Indeed, critics of the Bill say that requirements to remove or hide legal content by enforcing platforms’ terms of service will lead to infringements on freedom of expression. The Bill seeks to counter this with protections in the Bill for ‘democratically important content’ and ‘journalistic content’. These are at best, unclear, and at worst, counterproductive.
While these protections speak to a crucial need to safeguard against over-moderation, as they stand they risk entrenching, rather than challenging, threats in the sphere of political discourse. If platforms are expected to be especially careful about moderation, deprioritisation or removal of political speech, this incentivises broad categories of speech that will be protected: in particular, speech that relates to critique of politicians. Women politicians are particular targets of gendered disinformation campaigns – with harassment and abuse dressed up as political critique. Without clearer guidance on how abusive political speech is to be dealt with, the Bill risks legitimising the under-moderation of political disinformation, with disproportionate harm on women.
However, the lack of attention in the Bill to the specific complexities of gendered disinformation does not mean there is no cause for optimism. There is room for action to be taken on gendered disinformation online: if the understanding and will to act on it is there.
Avenues for redress
The Bill will require a certain level of transparency from platforms that will support the fight against gendered disinformation. Having clear terms of service and decision making processes means that platforms will have to have a position on issues like gendered disinformation, and defend it: consistent enforcement and better reporting tools for users should also mean that those affected by gendered disinformation have clearer avenues for redress if platforms fail to act on violence against them online.
The Bill also makes provision for ‘supercomplaints’ (see Part 5 of the Bill) to the regulator – where platforms are systematically failing to protect a particular group, a representative body will be able to bring a formal complaint to Ofcom, the UK’s communications regulator. Gendered disinformation is an example of a clear harm which, if there is no action, there would be a compelling supercomplaint to be made on behalf of women affected.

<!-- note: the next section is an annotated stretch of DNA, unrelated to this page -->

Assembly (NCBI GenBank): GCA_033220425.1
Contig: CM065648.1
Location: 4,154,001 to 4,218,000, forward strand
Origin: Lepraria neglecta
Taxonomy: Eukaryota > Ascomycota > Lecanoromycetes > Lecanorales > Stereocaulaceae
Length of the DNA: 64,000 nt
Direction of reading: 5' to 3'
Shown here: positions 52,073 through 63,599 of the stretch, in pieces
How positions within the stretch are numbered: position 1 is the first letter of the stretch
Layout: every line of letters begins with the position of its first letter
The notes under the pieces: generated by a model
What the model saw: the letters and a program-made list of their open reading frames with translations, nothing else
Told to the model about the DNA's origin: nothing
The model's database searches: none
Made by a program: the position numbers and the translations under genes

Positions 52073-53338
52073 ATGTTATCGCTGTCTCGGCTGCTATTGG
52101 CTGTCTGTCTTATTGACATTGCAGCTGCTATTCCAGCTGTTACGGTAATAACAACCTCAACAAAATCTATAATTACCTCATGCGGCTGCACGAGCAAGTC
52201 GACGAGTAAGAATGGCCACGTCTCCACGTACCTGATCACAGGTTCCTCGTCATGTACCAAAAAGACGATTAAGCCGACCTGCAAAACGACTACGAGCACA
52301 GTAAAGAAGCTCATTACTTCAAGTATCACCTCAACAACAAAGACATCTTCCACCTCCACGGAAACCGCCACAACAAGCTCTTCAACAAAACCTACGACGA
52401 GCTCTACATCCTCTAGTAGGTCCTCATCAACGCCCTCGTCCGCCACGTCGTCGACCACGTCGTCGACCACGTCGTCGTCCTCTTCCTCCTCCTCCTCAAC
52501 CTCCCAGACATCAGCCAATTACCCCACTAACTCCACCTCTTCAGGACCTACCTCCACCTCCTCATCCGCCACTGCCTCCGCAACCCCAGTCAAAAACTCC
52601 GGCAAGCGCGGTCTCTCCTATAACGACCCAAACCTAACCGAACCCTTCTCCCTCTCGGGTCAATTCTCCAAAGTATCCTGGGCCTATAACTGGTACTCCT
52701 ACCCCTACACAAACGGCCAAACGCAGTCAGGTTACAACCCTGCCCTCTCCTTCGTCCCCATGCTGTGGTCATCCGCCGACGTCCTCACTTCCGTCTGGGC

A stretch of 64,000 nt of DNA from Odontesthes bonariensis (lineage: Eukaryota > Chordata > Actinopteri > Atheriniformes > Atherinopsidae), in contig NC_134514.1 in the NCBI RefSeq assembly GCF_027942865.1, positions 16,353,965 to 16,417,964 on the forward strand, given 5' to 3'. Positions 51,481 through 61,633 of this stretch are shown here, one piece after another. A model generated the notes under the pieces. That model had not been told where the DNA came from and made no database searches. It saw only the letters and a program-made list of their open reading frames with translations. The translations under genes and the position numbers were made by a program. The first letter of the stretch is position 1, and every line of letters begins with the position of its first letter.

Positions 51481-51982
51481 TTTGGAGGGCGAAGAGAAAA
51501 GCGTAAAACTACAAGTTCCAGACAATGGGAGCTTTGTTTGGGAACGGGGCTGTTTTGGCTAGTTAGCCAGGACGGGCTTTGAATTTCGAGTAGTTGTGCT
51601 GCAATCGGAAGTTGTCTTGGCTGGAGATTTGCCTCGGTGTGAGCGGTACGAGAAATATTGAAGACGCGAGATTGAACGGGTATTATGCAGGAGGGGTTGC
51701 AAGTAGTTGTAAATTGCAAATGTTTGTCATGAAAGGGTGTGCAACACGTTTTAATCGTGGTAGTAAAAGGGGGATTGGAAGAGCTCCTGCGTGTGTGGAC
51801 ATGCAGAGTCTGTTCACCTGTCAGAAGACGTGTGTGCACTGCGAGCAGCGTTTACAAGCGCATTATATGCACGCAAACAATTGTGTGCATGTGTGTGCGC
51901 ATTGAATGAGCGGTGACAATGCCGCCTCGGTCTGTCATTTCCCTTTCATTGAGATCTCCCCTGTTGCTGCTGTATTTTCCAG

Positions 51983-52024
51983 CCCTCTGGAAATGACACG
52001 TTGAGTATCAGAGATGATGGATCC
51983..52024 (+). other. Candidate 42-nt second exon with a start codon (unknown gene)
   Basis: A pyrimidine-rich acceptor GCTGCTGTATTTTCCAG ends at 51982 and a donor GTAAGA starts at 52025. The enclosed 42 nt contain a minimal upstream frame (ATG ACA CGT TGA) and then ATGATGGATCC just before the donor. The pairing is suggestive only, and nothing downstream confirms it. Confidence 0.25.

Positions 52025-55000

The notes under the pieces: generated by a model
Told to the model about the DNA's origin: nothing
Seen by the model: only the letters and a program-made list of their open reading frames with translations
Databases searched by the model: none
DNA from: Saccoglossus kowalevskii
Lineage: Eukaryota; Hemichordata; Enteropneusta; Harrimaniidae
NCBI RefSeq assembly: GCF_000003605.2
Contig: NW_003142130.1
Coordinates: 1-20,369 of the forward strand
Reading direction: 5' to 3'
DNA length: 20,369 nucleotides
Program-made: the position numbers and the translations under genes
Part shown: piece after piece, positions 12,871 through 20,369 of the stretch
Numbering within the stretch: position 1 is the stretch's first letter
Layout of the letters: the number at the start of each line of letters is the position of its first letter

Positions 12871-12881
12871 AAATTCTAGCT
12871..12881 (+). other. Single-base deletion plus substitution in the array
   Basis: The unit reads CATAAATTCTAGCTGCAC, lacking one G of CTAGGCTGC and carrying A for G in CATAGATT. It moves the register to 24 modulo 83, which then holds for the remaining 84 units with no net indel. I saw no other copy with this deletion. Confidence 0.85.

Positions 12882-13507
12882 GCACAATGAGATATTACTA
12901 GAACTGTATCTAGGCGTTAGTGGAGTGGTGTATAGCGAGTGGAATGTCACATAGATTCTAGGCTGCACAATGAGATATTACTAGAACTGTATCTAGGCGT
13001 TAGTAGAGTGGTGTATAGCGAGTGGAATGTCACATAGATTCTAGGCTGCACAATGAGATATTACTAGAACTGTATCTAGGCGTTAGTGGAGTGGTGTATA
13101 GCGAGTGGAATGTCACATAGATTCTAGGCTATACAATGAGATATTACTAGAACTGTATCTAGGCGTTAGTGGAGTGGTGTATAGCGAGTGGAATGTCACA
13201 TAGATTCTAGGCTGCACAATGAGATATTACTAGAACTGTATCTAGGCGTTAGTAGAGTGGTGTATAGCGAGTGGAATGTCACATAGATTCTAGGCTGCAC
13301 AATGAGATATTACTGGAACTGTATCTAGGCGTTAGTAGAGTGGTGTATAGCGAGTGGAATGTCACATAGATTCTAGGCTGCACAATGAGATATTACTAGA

Both of these enable better reactive responses to gendered disinformation. There is, however, some scope for a more proactive approach within the Bill:
The duty of care approach that the Bill takes means that platforms are not being made liable for individual pieces of content, but are required to design systems and processes that reduce the likelihood of harm. Many of the systems and design choices that are conducive to the sorts of harm that platforms are required to act against – illegal hate speech and extremism, harmful health misinformation, for example – would also reduce the risk of gendered disinformation: such as making improvements to automated curation systems so that authoritative over polarising content is promoted. If platforms are genuinely incentivised to invest in building healthier spaces to reduce the chance of harms in scope occurring, this would reduce the risk of other harms overall.
The Bill still has many months of scrutiny before it comes to pass, and then many codes of practice are still to be drafted to inform what actually changes online, meaning much is still up in the air. The gendered impacts of these changes will need to be central to this conversation, if we are to see any meaningful change for women online. Three key ways this could be achieved are:
- Be specific: name gendered harms which are in scope, and where the limits of protections for expression of political speech will be drawn
- Consult: consultations by the Committee for pre-legislative scrutiny and by Ofcom should proactively engage with those affected by gendered disinformation, from across different communities, as well as experts on the technical and social features of gendered disinformation online, to better understand the risks and impact and how the Bill could mitigate these
- Assess: Ofcom should require companies to include gendered impacts in their risk assessments for both illegal and legal harms on their services. These should take an intersectional approach in considering how gendered online harms affect different groups of women. These would then provide a basis on which appropriate platform interventions in codes of practice could be developed.
In the broader scheme of things, the Digital Services Act possibly offers a clue to how we could progress towards genuinely building a safer, more empowering internet for everyone. If the UK were to expand its ambition to a more explicitly values- and rights-based internet, rather than only a safe one, this could provide a roadmap for how to navigate the core conflicts within the Bill.